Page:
I sent out a newsletter last week asking what people struggled with when making bread. I am here to help you to understand bread making better so if people are struggling I want to be able to help with tips and answers. Jonathan got in touch with lots of great ideas for helping people understand bread making better. One of his requests was for recommendations on the best books to use when learning to make bread. This is something I have been meaning to write about for ages. So here we go with part one of a series of blog posts to help you decide which bread book you should buy or borrow from the library.
Starting with the best books for an absolute beginner and where best to start than with the book that started all of this for me. River Cottage Handbook No. 3, Bread, by Daniel Stevens.
In 2009 I found myself in the position of taking a career break to look after my girls who were then aged 3 & 5. I wanted to learn new skills and have something to focus on whilst they were at nursery and school and so I set up my food blog The Ordinary Cook. It was my corner of the internet where I could share my recipes and hopefully inspire people to start to cook or bake. A couple of times a week I would try out a new recipe and if it was a success it would be posted onto the blog.
I have just looked back and you can see my first recipe for bread was on 22nd September 2009 where I finally find that I have made an edible loaf of bread. I can still remember the joy of that particular loaf, as prior to this, I had always struggled to make a good loaf of bread. My previous attempts had been heavy bricks that Richard had been very kind about. The recipe for this particular loaf came from another favourite cook book of mine and one that comes from the same source, The River Cottage Family CookBook, another firm recommendation for anyone wanting to learn to cook. It is a brilliant starting point as it sets out all the tools and the ingredients you will need and a step by step process which is aimed at children but is equally suitable for adults, even those who are already proficient at cooking. After this success, I dived into the River Cottage Bread book and practised and practised. The book is so good because every recipe works, mostly because the instructions are easy to follow and there is an in-depth guide to the bread making process at the beginning of the book.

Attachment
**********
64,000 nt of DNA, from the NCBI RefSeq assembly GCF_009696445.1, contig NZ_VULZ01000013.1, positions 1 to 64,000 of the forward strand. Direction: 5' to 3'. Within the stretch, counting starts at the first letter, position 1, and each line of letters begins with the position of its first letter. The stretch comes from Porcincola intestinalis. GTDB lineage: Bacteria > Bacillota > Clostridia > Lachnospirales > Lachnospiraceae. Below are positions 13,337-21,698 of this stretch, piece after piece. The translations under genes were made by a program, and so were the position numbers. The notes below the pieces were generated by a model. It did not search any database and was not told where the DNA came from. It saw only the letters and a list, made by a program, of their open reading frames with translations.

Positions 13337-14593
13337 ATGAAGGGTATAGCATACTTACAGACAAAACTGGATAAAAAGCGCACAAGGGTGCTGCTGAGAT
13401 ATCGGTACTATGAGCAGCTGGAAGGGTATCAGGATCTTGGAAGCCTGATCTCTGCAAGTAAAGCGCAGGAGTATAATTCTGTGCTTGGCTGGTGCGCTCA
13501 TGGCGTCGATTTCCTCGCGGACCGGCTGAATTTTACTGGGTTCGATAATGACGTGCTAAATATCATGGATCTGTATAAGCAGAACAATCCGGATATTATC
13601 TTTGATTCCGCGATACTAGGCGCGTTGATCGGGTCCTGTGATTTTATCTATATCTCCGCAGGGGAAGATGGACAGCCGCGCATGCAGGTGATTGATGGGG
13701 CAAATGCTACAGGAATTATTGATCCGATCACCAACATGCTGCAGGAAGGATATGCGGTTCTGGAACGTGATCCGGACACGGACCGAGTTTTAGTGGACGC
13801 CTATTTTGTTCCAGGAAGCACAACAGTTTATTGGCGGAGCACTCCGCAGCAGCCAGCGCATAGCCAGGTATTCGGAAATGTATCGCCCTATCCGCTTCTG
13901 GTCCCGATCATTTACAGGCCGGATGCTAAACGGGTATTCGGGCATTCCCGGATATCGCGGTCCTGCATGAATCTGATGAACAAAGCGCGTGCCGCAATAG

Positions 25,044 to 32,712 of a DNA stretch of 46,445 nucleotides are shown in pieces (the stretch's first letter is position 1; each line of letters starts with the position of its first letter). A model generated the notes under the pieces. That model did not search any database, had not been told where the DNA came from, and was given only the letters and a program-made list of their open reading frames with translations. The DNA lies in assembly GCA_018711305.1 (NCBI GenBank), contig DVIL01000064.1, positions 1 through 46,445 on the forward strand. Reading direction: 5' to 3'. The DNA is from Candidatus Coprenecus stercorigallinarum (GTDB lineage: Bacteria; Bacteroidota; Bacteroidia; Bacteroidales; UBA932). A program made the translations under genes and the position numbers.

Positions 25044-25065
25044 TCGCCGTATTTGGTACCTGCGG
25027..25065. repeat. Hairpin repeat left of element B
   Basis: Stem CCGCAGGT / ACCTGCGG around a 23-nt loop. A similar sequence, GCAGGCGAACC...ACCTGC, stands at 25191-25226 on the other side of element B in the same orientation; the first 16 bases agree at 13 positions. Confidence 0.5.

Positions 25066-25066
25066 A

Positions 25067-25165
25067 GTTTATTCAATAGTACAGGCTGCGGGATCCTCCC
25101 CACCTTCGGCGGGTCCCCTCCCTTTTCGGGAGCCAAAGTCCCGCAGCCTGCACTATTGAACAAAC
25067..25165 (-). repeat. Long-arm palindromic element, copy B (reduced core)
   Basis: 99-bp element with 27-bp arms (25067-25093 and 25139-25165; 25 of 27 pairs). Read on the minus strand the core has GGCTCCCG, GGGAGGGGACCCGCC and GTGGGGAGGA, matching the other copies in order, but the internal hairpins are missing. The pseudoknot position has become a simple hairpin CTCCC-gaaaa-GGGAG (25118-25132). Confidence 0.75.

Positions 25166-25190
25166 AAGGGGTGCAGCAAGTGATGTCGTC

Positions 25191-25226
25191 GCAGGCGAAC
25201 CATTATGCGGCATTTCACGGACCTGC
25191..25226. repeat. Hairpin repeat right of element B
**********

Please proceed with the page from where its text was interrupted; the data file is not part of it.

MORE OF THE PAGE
This is my number one book that I would recommend for anyone starting out on their bread journey.
My second recommendation is James Morton’s Brilliant Bread. Another book from which every recipe I have used has worked. He also gives you a clear explanation of the basics at the start of the book to help guide you through every subsequent recipe. I got the inspiration for the Marmite bread from this book and it is a bread that is loved in this household and, of course, either loved or hated by people who come along to the Bread Basics Full Day course. (I will also be recommending James Morton’s Sourdough book as my number one choice if you are diving into the world of sourdough when I do a full blog post on this subject soon).
My third recommendation for anyone beginning to make bread is Emmanuel Hadjiandreou’s How To Make Bread. Again every recipe works and he gives full instructions, with photos, of the stretch and fold method that I use for all my doughs and that you can see me demonstrating in this video. This is the book which suddenly turned on the light for me and showed me how easy making bread can be.
So there you go, my top three recommendations for anyone starting out on their bread making journey, with the number one spot going to the River Cottage Handbook No. 3, because it has a special place in my heart as it was the book which ignited my obsession about bread. You can read about my favourite sourdough books and books for the more advanced baker too.